Elizabeth is a multi-published, award-winning author of romance, mystery and suspense. Her time-travel romance set in ancient Egypt, Lady of the Two Lands, won a Bloody Dagger Award and was a Golden Rose Award nominee. Her romantic suspense novel, Since All is Passing, was an EPPIE Award finalist and Bloody Dagger Award finalist. Fatal Fortune was a Word Museum Reviewer’s Choice Masterpiece. Elizabeth's contemporary romance novella The Heart of the Matter is featured in the Valentine's Day-themed anthology Cupid's Capers and was an EPPIE Award finalist. A Carol of Love is part of Holiday Hearts anthology and an EPPIE Award finalist. A Cup of Christmas Charm is part of Holiday Hearts 2 anthology and was also an EPPIE Award finalist. Elizabeth is also the author of the newly released speculative short fiction collection, The Midnight Zone.

Elizabeth is an instructor for Writer’s Digest University. She has taught Creative Writing at the community college level, has worked as a copyeditor for several small publishers, and edits for individuals. She holds a B.A. in English with a Creative Writing major from St. Leo University.

Elizabeth is currently at work on Deadly Destiny and Perilous Prediction, the sequels to Fatal Fortune, and Knit A Spell, a paranormal romance.

Elizabeth lives in New Hampshire with her husband and feisty parakeet. She enjoys hearing from her readers.

Find Elizabeth online:

Website -
Facebook -
Twitter -
Tirgearr Publishing -

Wednesday, 9 November 2016

Available Now: Prisoner of the Highlander by Kate Robbins

Highland Chiefs series, #4
Kate Robbins

Length: Novel
Genre: Historical Romance

Digital Price: $4.99 (99c/99p through 13 Novmber)
Print Price: $/£


Annabella Beaufort, cousin to the Queen Consort of Scotland, visits court in Edinburgh upon the queen’s urging. She has little interest in this wild and rugged land and is pleasantly surprised to find Linlithgow Palace and King James’ court quite refined. An attack on Edinburgh Castle by a savage Highlander results in her capture. This flaxen haired giant is like nothing she’s encountered before, but her fear of him quickly turns to lust and she prays he will not also claim her heart.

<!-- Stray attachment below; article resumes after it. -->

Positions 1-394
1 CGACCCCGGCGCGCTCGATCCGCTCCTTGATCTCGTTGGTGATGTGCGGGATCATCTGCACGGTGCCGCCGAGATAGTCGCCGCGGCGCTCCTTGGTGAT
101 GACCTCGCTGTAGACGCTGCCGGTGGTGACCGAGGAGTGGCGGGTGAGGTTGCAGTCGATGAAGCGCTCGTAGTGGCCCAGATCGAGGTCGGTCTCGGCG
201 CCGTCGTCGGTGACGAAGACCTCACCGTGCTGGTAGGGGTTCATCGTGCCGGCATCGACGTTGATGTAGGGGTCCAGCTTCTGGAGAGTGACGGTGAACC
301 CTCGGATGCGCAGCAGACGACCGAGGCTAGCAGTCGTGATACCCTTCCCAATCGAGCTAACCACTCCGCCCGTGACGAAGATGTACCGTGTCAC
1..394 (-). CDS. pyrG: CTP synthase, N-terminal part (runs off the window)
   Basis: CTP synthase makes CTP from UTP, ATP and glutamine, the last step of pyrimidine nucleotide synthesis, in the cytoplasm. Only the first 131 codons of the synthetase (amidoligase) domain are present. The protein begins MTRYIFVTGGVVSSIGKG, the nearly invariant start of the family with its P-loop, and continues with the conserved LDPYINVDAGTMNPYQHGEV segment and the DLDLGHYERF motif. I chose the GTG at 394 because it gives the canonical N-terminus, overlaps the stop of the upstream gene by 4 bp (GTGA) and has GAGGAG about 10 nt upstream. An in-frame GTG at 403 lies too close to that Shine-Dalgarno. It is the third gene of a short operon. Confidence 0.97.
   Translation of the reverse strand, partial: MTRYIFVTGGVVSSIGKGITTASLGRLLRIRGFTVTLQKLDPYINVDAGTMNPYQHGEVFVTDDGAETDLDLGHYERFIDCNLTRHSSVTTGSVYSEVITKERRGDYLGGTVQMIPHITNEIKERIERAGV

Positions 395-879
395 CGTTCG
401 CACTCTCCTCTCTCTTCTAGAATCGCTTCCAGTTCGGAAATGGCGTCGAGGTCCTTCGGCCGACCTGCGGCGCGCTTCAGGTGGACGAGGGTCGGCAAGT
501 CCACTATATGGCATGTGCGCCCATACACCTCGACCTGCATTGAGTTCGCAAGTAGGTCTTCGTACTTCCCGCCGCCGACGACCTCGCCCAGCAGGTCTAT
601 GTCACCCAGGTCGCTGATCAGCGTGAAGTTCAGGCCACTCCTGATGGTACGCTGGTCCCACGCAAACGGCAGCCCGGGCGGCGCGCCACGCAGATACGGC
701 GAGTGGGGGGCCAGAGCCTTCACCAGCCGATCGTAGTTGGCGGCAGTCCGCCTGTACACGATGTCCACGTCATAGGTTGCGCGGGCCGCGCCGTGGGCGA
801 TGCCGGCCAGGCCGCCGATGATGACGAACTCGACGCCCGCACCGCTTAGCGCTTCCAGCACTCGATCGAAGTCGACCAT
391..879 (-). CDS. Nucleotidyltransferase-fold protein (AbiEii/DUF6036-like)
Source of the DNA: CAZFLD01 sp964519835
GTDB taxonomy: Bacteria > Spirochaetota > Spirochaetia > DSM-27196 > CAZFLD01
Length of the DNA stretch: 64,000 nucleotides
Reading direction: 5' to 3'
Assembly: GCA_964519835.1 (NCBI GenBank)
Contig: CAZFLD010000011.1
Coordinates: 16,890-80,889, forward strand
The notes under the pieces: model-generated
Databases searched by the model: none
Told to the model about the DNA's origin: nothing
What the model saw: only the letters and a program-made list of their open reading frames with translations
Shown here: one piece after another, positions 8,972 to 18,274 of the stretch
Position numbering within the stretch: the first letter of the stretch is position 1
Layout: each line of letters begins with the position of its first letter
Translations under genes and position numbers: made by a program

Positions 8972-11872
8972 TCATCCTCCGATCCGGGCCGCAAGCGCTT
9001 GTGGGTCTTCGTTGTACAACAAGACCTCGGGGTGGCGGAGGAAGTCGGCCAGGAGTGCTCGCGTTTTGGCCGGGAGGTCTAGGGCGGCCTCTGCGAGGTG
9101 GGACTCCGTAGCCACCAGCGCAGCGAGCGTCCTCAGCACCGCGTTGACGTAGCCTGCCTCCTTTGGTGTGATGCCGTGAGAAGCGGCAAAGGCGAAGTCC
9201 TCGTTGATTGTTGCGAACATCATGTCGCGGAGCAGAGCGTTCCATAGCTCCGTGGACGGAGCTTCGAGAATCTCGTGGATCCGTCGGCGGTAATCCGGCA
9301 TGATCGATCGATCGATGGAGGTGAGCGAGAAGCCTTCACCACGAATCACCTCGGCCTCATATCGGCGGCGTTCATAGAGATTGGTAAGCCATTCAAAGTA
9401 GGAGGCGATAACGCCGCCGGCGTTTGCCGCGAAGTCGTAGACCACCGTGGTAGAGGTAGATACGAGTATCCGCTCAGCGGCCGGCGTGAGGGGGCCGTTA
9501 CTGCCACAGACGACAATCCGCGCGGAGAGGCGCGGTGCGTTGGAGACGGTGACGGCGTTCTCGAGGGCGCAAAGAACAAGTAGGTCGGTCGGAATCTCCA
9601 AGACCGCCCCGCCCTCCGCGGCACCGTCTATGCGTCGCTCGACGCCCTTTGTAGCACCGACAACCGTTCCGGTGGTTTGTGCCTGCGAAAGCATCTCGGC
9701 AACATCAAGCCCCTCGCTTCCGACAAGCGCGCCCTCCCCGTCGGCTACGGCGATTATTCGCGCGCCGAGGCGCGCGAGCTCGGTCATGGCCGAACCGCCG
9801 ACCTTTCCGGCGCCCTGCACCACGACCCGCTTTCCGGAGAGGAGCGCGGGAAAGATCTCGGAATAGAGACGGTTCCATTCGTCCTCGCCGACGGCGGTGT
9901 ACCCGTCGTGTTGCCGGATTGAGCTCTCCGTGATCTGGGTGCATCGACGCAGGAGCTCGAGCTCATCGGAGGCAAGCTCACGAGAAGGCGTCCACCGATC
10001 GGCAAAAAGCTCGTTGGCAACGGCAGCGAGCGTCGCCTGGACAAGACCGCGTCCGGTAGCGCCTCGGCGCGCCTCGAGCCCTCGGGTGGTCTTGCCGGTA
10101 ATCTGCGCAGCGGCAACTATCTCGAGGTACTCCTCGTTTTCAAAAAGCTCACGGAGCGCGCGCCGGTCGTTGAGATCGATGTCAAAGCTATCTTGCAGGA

Son of the great Alexander MacDonald, beloved Lord of the Isles, Angus MacDonald refuses to bend to King James’ tyrannical rule. After his father is imprisoned, he becomes acting chief. Unlike his father and his schemes, Angus will attack and bring this king to his knees. His attempt to release his father is thwarted and instead he abducts the Queen’s cousin. His desire for her is intense and immediate, despite her flawed Sassenach ways. But he must keep her at arm’s length regardless of the raging passion she evokes in him. She is his pawn—his prisoner—and he must always remember that.

Though they fight on opposite sides of the battle for power over Scotland, Angus and Annabella discover a fire that will not be ignored or denied. Will their loyalties to their families tear them apart? If he sets her free, will she return to him? Or will she in turn imprison his heart for all eternity?

• • •

“No! You must not open that door. We do not know who is outside,” Joan warned. “If we stay here out of sight, the danger will surely pass us by.”

“I will not allow your child to come into this world on a cold stone floor. I am no midwife, and you need help. I shall peek out and see if there is a way to acquire a guard’s attention.”

“Please be careful. I do not want to give birth here, either, but I would rather live to do so wherever it may be.”

Annabella could not argue with that. She turned her head and leaned toward the door again. This time there was no sound for her to decipher. She carefully lifted the round metal latch on the wooden door and pulled just enough to peep through. There did not appear to be anyone near the cannons nor along the main cobblestone walkway.

She pulled the door open and stuck her head out. The sun shone so bright she had to squint to see the battlements. She could almost find humour in how she might appear to anyone who might be looking her way. But there was no one about.

Annabella swung the door wide and stepped out onto the stairs. The walkway leading to the portcullis appeared abandoned. Where could everyone have gone in such a short time? The air was warm, and a gentle breeze lifted her unbound hair.

A noise behind her made her turn to the left and look out toward the end of the battlements. Three guards ran toward her. Thank God! She had not wanted to encounter a Highlander. She’d been told of their savage ways and how they were wont to rape and pillage. Surely God would judge them harshly when their time came.